Hair tourniquet syndrome occurs when a stray piece of hair wraps itself around a toe or a finger, cutting off blood flow and causing severe pain. It is a common syndrome in children under four months of age as hormone changes mean Mum is losing some of her hair.


While it might seem innocent enough, it is important you act quickly to ensure complications or permanent damage doesn’t occur.


1. What causes it?

Hair tourniquet syndrome occurs when a piece of hair wraps itself around toes or fingers, typically when the baby is wearing gloves or socks. However, it can occur anywhere on the body including the wrists, genitals and even the ankles, so it is important you check everywhere.


2. Signs your baby has the syndrome

The hair can wrap itself so tight that you may struggle to see it so keep an eye out for the following symptoms:

  • Your baby is distressed and you are unable to soothe them
  • The affected area is red and swollen


3. How to remove the hair:

If you do see a hair tourniquet, it is important you remove it as soon as possible to stop it causing any permanent damage.

  • Use a tweezers or scissors to remove the hair but only if you know that you won’t cut or cause further damage

Depending on the severity of the situation, you may have to take your little one to the doctor where they may do the following:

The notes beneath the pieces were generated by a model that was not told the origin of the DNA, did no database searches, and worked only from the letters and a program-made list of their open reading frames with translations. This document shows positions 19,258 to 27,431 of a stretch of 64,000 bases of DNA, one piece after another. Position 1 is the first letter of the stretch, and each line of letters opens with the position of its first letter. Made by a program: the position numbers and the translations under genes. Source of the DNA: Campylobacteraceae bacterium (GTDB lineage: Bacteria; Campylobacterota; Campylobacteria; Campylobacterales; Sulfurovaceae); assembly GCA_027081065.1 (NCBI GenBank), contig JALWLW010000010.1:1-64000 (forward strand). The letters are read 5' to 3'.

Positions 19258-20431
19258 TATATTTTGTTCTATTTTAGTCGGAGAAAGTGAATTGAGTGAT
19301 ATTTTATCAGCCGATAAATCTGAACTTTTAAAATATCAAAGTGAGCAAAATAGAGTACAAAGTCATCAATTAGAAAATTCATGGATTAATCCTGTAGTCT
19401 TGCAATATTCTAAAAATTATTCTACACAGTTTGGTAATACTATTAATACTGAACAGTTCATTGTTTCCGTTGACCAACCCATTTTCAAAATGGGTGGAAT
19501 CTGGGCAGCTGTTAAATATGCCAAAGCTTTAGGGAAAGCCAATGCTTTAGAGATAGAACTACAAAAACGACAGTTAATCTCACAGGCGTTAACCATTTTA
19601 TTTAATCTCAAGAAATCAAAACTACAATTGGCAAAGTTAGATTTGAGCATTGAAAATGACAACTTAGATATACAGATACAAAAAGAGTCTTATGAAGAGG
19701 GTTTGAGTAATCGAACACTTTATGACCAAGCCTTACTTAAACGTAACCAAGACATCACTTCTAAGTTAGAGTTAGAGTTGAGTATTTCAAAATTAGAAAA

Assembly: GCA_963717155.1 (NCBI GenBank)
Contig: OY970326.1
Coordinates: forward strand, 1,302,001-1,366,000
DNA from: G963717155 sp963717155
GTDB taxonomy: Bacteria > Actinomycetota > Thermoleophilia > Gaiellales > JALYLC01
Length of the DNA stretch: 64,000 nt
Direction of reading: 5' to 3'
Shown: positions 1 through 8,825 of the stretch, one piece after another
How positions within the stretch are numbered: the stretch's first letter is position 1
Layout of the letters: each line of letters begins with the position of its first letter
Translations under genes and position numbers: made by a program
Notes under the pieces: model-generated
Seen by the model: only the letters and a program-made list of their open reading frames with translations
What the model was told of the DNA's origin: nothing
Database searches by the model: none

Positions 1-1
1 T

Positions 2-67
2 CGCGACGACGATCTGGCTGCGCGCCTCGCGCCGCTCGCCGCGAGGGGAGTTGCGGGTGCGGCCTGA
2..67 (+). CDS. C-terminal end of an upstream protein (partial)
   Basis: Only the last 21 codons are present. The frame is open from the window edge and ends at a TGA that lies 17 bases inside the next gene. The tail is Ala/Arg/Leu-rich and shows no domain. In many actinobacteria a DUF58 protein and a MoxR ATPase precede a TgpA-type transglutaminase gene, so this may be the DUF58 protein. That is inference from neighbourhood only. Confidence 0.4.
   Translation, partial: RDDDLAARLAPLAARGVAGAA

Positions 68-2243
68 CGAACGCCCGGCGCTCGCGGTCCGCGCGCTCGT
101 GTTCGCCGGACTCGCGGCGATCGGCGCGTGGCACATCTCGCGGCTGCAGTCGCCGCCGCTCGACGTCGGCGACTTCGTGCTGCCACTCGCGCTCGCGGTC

• Numb the area with a local anaesthetic
  • Dissolve the hair with an ointment
  • Unwrap it with a pair of scissors, forceps or other tool

4. Complications

If the hair tourniquet is not removed it may cause an infection, which can lead to eventual tissue death and amputation.


In severe cases, specialist care may be required if your little one has lost feeling in the area.


5. What can you do?

While these things can happen no matter how vigilant you are, there are a number of things you can do to lower the risk of it occurring in the first place.

  • Change your baby’s clothing regularly
  • Check for their body for signs of redness or swelling frequently
  • If they have a temperature of 38°C (for babies under four months) or 38.1°C (for babies over four months) seek medical attention